A vast expanse that holds a fifth of the water on the Earth’s surface, the Indian Ocean has long been a crossroads for merchants, mariners, and navies. The ocean is critical to the geopolitical and economic fortunes of both its littoral states and outside powers. As they have for centuries, ships squeeze through its narrow straits and sail into its deep waters, plying busy trade routes that span the globe from Africa to the Middle East, Asia, and Australia.
Today, as a space where the interests of the world’s great powers intersect, the Indian Ocean is becoming ever more important. It is a fulcrum not only of strategic competition between nations but also of an array of valuable economic and development opportunities. Yet there are few dedicated Indian Ocean programs anywhere in the world. The Carnegie Asia Program aims to rectify this gap and build a hub for some of the world’s best research on the Indian Ocean and its island states and territories.
Join us for the celebratory launch of Carnegie’s Indian Ocean Initiative, a forum to examine the nexus of economic, geopolitical, and security interests in the Indian Ocean and its island states and territories.
A discussion of the strategic significance of the Indian Ocean to the United States and its allies and partners in the region.
The primary issues facing island nations in the Indian Ocean are sustainable development, illegal fishing, disaster management, the climate crisis, renewable energy and other aspects of the blue economy.
The in-vogue term “Indo-Pacific” positions the Indian Ocean region as part of singular geographic–and geopolitical–region along with the Pacific Ocean. Yet understandings of and approaches to the Indian Ocean region are very much in the eye of the beholder.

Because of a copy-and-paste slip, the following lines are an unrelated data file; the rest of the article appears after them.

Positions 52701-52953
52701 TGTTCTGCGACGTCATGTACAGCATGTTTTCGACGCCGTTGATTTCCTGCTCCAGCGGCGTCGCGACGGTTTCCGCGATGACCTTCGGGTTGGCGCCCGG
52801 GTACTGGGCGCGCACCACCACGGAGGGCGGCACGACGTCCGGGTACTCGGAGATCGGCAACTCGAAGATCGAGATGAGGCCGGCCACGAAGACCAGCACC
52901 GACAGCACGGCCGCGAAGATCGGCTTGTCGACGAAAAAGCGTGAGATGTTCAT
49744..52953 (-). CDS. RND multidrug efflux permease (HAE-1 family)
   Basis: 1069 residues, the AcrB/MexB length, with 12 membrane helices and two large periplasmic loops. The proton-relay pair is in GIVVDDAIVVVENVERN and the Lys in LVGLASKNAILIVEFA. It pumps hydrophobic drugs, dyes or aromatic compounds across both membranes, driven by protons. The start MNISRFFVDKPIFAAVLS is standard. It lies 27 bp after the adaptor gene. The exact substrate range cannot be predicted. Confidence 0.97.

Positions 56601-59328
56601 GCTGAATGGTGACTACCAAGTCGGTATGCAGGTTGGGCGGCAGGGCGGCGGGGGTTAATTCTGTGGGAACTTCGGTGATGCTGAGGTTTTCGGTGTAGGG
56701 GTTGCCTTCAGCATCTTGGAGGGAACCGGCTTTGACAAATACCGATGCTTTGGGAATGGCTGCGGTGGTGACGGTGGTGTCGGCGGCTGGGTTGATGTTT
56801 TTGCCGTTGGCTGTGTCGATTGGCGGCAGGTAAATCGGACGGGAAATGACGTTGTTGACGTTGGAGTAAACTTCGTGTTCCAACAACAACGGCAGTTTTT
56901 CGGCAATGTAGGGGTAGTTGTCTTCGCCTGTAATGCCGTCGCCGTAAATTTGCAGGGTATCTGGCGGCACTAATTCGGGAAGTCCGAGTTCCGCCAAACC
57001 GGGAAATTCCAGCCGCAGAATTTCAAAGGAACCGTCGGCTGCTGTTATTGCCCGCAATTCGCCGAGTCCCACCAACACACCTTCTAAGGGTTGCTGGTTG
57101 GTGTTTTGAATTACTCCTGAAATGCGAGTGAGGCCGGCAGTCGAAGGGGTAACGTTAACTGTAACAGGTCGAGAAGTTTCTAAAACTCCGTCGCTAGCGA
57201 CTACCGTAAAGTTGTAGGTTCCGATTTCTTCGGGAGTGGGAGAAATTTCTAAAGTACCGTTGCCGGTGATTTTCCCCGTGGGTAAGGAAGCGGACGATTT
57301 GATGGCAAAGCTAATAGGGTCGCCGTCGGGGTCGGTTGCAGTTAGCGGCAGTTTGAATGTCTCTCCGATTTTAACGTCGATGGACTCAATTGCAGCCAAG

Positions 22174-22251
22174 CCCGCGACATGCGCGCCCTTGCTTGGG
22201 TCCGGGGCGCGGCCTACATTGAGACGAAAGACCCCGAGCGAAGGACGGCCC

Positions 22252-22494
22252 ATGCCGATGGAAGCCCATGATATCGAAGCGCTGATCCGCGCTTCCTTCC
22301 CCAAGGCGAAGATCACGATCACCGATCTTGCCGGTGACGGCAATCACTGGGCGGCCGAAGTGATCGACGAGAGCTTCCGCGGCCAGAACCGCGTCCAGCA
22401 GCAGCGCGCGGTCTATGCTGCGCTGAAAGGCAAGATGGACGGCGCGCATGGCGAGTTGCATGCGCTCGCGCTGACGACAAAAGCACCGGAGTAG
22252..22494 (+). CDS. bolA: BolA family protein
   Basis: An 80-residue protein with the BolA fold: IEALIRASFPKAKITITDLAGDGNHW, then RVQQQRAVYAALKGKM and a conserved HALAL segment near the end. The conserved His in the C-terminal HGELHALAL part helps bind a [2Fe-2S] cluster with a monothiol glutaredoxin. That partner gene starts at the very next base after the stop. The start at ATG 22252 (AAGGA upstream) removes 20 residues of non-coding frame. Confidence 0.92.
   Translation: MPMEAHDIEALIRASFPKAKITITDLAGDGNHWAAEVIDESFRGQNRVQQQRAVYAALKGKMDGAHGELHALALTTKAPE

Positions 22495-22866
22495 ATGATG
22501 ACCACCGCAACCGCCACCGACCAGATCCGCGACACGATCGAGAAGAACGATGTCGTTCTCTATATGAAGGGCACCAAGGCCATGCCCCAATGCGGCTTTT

Foreign ministers from India, France, and Australia recently met (virtually) at the Raisina Dialogue, India’s flagship annual conference on geopolitics and geoeconomics. What can they get done if they work together?
A discussion of the development of a maritime-linked regional identity throughout the Indian Ocean littorals and what forces are likely to shape how regional states engage within the wider Indian Ocean Region.
Few regions of the world have gotten more attention in the first few months of the Biden administration than Asia. And, within Asia, top U.S. leaders have singled out the importance of the Indo-Pacific region in particular.
If China indeed is emerging as the key competitor to India’s interests in the Indian Ocean Region, then Delhi needs to reframe its mental maps and view the Indian Ocean as one continuous space, and understand regional dynamics better.
U.S. foreign and defense policy does not treat the Indian Ocean region as one space but instead as a boundary between spaces. This division has led to fragmented policies across the region that fail to address regional strategic concerns and challenges.
Ideas and analysis are valuable, but Carnegie’s business is improving policies, decisionmaking, and real-world outcomes. Excellence in scholarship and responsiveness to changing global circumstances define our work, and we are committed to making a concrete difference in the world.
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